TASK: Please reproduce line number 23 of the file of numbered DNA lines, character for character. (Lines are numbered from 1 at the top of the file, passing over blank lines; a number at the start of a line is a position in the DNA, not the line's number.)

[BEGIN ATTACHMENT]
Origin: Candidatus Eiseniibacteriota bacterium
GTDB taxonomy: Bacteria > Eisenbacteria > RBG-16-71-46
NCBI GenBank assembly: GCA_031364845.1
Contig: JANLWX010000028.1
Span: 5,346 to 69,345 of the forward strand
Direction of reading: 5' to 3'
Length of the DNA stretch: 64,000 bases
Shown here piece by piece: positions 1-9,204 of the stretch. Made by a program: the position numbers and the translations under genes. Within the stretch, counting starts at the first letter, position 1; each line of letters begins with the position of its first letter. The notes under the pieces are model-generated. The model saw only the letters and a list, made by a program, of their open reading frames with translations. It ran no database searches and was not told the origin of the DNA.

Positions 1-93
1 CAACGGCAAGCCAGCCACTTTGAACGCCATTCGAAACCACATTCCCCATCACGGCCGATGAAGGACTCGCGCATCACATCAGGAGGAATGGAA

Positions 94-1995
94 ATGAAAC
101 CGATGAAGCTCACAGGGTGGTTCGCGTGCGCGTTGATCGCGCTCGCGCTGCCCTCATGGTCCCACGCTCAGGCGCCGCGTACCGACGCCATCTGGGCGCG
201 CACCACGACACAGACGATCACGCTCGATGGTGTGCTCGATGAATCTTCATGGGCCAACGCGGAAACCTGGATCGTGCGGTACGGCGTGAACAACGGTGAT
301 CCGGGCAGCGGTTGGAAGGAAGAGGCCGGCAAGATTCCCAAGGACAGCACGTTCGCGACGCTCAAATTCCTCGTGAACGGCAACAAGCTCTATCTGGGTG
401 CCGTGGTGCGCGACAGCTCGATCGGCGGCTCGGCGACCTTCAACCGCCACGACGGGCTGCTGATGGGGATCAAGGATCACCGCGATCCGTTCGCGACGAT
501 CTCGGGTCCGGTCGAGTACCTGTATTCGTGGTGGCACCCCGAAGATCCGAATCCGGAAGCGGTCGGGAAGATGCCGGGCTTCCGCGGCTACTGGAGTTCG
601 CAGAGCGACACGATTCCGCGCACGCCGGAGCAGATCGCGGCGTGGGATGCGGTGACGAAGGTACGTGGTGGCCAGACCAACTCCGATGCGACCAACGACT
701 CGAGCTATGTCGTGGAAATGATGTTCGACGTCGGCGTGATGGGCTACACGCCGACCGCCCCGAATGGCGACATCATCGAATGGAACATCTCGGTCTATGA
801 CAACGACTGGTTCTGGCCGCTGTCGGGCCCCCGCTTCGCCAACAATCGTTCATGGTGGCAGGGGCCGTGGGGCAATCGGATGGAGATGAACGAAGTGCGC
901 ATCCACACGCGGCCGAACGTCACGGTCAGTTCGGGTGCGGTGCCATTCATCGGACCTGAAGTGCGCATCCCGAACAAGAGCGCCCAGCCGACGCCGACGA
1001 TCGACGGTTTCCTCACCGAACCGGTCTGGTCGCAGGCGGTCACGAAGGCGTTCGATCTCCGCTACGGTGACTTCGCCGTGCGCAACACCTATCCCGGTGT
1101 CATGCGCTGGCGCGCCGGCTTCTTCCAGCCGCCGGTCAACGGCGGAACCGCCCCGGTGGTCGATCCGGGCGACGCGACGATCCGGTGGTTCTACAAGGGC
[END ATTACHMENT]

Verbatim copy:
1101 CATGCGCTGGCGCGCCGGCTTCTTCCAGCCGCCGGTCAACGGCGGAACCGCCCCGGTGGTCGATCCGGGCGACGCGACGATCCGGTGGTTCTACAAGGGC